How To Install Patio Stones
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How To Install Patio Stones

Installing stones in a patio is hard work, but if it's done properly you'll have a patio that will last and add beauty to your property. Over the years the stones will only need adjusting from time to time.

A well paved patio adds sophistication and elegance to a property. Patio stones are fairly easy to install, as long as they are placed on level, well tamped ground.

Flagstones should be at least 3/4 of an inch thick, else they’ll break. The stones should be of the same thickness, though they might be of different lengths and widths to make for interesting patterns. It will take about a day to lay a 100 square foot patio. The work will be a bit labor intensive, and the builder should take frequent breaks, but a beautiful patio will be worth it.

First Steps

The perimeter should be laid out. One way to lay out a perimeter is with a water hose. The nozzle of the hose should be turned off and then the water turned on, which will make the hose easier to handle. The hose should be laid out in the shape the builder wishes, and lime or sand should be poured along the pattern. When the hose is removed the area will be able to be seen clearly. Of course, the water should be turned off and the excess water allowed to safely run out of the hose.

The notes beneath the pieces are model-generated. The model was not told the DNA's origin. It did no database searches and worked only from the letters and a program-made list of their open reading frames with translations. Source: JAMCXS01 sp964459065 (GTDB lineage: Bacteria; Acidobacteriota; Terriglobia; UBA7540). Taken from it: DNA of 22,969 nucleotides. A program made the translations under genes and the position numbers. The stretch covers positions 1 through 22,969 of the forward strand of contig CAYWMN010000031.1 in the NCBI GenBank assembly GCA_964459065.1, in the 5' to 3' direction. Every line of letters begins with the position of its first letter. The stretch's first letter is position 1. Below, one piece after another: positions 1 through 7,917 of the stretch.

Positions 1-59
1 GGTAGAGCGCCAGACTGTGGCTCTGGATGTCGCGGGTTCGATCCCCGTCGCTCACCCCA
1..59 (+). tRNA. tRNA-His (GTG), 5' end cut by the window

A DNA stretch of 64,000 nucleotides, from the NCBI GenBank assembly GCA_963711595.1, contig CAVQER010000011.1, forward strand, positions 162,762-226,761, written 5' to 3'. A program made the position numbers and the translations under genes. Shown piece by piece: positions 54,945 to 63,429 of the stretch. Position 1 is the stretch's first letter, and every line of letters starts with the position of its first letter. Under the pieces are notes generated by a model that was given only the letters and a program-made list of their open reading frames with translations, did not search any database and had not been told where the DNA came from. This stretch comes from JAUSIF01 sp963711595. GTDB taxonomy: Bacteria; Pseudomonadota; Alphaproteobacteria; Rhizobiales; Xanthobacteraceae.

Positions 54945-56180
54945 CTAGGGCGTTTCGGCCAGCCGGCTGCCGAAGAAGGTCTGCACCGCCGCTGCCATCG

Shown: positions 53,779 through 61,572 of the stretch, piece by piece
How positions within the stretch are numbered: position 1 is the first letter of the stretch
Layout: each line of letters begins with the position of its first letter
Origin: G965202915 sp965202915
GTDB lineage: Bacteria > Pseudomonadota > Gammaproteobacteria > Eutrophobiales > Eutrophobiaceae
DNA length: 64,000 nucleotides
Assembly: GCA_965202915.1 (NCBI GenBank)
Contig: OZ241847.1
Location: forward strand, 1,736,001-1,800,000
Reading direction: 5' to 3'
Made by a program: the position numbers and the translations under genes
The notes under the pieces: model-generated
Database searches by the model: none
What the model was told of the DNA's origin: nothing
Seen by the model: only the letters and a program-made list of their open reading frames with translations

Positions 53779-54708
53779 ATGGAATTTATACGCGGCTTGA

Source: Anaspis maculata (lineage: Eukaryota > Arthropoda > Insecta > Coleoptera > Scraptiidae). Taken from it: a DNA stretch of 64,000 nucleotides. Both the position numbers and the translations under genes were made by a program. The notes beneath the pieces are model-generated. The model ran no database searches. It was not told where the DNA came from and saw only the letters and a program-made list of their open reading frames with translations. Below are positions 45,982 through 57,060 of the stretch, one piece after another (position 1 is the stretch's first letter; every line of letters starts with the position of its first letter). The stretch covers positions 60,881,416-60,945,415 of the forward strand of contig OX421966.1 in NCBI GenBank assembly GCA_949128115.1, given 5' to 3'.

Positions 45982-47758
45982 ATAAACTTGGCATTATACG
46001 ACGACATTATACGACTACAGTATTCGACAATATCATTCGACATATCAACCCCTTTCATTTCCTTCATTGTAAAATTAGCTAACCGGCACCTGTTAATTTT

The sod within the perimeter should be dug up and removed, as well as tree roots and rocks. Then, the area should be raked level and tamped down with a hand tamper. Low spots should be filled and tamped again, and if necessary edging can be installed.

Laying Stones

Stones should be laid in a pattern, with the larger stones around the perimeter. If a stone is too thick it should be removed, and more soil dug out. If the stone is too thin, some soil or sand should be put beneath it. Each stone should be tested to make sure it doesn’t break. If possible, the stones should remain uncut, but if a stone has to be cut it should be laid over the stone that will sit next to it. The outline of the edge of the lower stone should be scored into the upper stone about 1/8 inch deep with a scratching tool, and then the upper stone should be split with a baby sledgehammer.

Final Steps

When the stones are in place, soil should be shoveled into the gaps between them. Then, the patio surface should be misted and the stones cleaned while the soil is soaked at the same time. Low spots should be filled in, then sprayed again. The process should be repeated till there are level looking joints about 1/8 inch below the surface of the stones. The gaps can be planted with grass, moss or groundcover.

Photo Credit: Helen Eekhof, The Flagstone Company

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